Top 5 Novelty Shops


1. El Rincon de los Duendes, San Telmo

Friendly welcome at the Rincon de los Duendes (Photo: Melissa Riggall)

Already got your novelty mate gourd, melted Quilmes bottle, Evita figurine and still looking for a unique memento of your time in Buenos Aires? Look no further than the wizard’s chess set.

The Dwarves’ Corner invites “all those who dare to dream” to step off the sunlit cobblestones of Defensa and into the mythical world of goblins, witches and fairies.

Looking more like a portal to medieval Germany than Latin America, the doorway is guarded by a waist-high wooden gnome and the windows are framed with wooden carvings and crowded with otherworldly merchandise.

The shelves are packed with hand-made figurines of elves, fairies, ents, goblins and every other member of the magical community.

For real enthusiasts, the shop offers workshops on requests and works with a wide range of local artisans who share their crafts and skills for affordable prices.

Open Monday-Friday, 10am-7pm. Weekends 10am-8pm. Defensa 1363, San Telmo. For more information about merchandise and arranging workshops, contact or visit

Buttman (Photo: Melissa Riggall)

2. Buttman, Once

Having a quiet Tuesday morning? Why not check out Buttman – tucked demurely between a bridal shop and a record store, this is Argentina’s biggest sex shop.

Not vastly different to any other sex shop, perhaps it distinguishes itself with the quantity and breadth of available merchandise.

Buttman, elegantly decorated in red and black offers a wide range of DVDs, starting at $20 and going up to $60 – with bulk purchase offers available on request.

In the spacious section at the back, the walls are lined with sleek glass cabinets displaying dolls, dildos and every other delicacy that tickles your fancy.

Over 18s only. Open 10am-8pm Monday to Saturday, closed Sunday. Corrientes 2021.

3. El Rufián Melancólico, San Telmo

Paper Maché puppet among the books at El Rufián Melancólico (Photo: Beatrice Murch)

Named after a character in Los Siete Locos, this bookshop come cultural pawn shop has carved out its own nook in a city cluttered with second-hand librerias.

Suspended over tottering piles of well-thumbed editions and dusty shelves are a troupe of otherworldly papier-mache models and life-like figures made by a friend of the shop. Pirouetting slowly in the breeze, they watch customers come and go throughout the day and keep a painted eye on business.

El Rufián buys and sells anything from old postcards, photos, posters to magazines, encyclopedias and comics. There is a good selection of French and German texts as well as English and books about anything from existentialism to 1940s cooking.

The shop buys books from cartoneros, who earn more selling to the shop than to recycling companies.

Jorge, a shoe-maker from Chile who works at the shop explains that it performs a social role in the community, while giving directions to a young girl learning how to hem fabric on his old Remington sewing machine.

This is the kind of shop you might wander into accidentally and emerge from an hour later after getting into a conversation about South American history, with a book of Peruvian poetry slotted under your arm.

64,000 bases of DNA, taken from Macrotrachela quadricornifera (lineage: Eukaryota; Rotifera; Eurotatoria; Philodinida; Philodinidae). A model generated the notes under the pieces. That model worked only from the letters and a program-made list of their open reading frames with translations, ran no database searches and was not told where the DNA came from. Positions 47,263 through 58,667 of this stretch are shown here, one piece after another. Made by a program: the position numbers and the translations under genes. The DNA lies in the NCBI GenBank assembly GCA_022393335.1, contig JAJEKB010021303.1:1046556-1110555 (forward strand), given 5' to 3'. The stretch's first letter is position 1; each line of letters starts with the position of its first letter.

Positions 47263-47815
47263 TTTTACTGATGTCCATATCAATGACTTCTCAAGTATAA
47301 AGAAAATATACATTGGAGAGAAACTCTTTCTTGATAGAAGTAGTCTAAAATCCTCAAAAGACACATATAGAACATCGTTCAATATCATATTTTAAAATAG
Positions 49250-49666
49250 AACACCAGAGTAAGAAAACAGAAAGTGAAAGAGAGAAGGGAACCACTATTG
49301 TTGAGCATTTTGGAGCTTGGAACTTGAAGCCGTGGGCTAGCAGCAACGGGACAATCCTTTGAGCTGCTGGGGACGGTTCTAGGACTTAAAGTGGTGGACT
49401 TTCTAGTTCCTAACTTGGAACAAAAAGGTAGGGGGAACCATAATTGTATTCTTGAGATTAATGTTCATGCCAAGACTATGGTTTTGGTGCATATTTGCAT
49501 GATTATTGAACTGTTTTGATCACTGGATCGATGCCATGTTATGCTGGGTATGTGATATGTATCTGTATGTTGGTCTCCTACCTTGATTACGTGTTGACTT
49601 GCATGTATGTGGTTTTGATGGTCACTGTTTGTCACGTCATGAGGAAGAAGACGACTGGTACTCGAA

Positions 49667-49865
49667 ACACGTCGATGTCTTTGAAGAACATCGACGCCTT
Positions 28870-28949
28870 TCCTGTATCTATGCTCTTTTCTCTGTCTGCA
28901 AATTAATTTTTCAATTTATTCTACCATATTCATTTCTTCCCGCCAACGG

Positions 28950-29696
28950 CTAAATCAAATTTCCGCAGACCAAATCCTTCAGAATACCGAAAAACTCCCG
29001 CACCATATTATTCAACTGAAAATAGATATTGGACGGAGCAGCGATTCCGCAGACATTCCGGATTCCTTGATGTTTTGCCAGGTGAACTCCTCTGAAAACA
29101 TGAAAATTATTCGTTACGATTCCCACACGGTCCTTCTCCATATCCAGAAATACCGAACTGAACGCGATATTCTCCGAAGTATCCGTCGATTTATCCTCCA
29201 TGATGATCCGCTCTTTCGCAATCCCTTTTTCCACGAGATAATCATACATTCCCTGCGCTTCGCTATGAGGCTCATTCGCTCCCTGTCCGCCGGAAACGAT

Open 10am-8pm Tuesday to Sunday and 1pm-8pm on Mondays. Bolívar 857.

4. The Barbie Shop, Palermo

Barbie Store (Photo: Beatrice Murch)

If a building were made of candy floss, it might look a little like this. More than a shop, this is the miniature Barbie world of Buenos Aires and it may prove to be a shopping experience bizarrer than gnomes, sorcery and life-size papier macher puppets.

The first of its kind in South America, nothing is done by halves – with pink and white decor, matching chandeliers and long filigree metal preening mirrors, it’s nothing so much as a pre-school boudoir in Battenburg colours.

Long rails of colour-coordinated outfits, seasonal costumes and accessories line the walls, with changing rooms for young shoppers, plush benches for weary parents and an elegant range of Barbie luggage if things really get out of hand.

Found your gladrags but curls out of place? Look no further then Barbie’s Beauty Centre – where personal stylists are on standby with an arsenal of tongs, blow-driers and hairspray. Afterwards enjoy a refreshing lemonade (or double espresso) and a sugary treat from a counter of pink heart-shaped biscuits, jam tarts and iced cakes.

For collectors, there are display cases of Barbie through the ages: from beehive to bob – the original 1959 Teenage Fashion model to the present day, miniature sentinels of styling fashions over the past six decades.

Open 12.30-8pm daily. Av. Scalabrini Ortiz 3174.

5. Trapalanda, Centro

Healing crystals and tarot (Photo: Melissa Riggall)

Running low on smelling salts and tarot cards? Snapped your exorcism wand? Luckily this magical little shop is in the business of granting wishes.

Named after a network of underground salt caves rumoured to be in the northern part of the country, this is something of a mixture between a spiritual health shop and a stockpile of sorcerer’s tricks.

The shop specialises in salt lights and glittering crystals – offering consultations and advice on physical and mental ailments.

Open 11am-7pm Monday to Saturday. Tacuarí 7.

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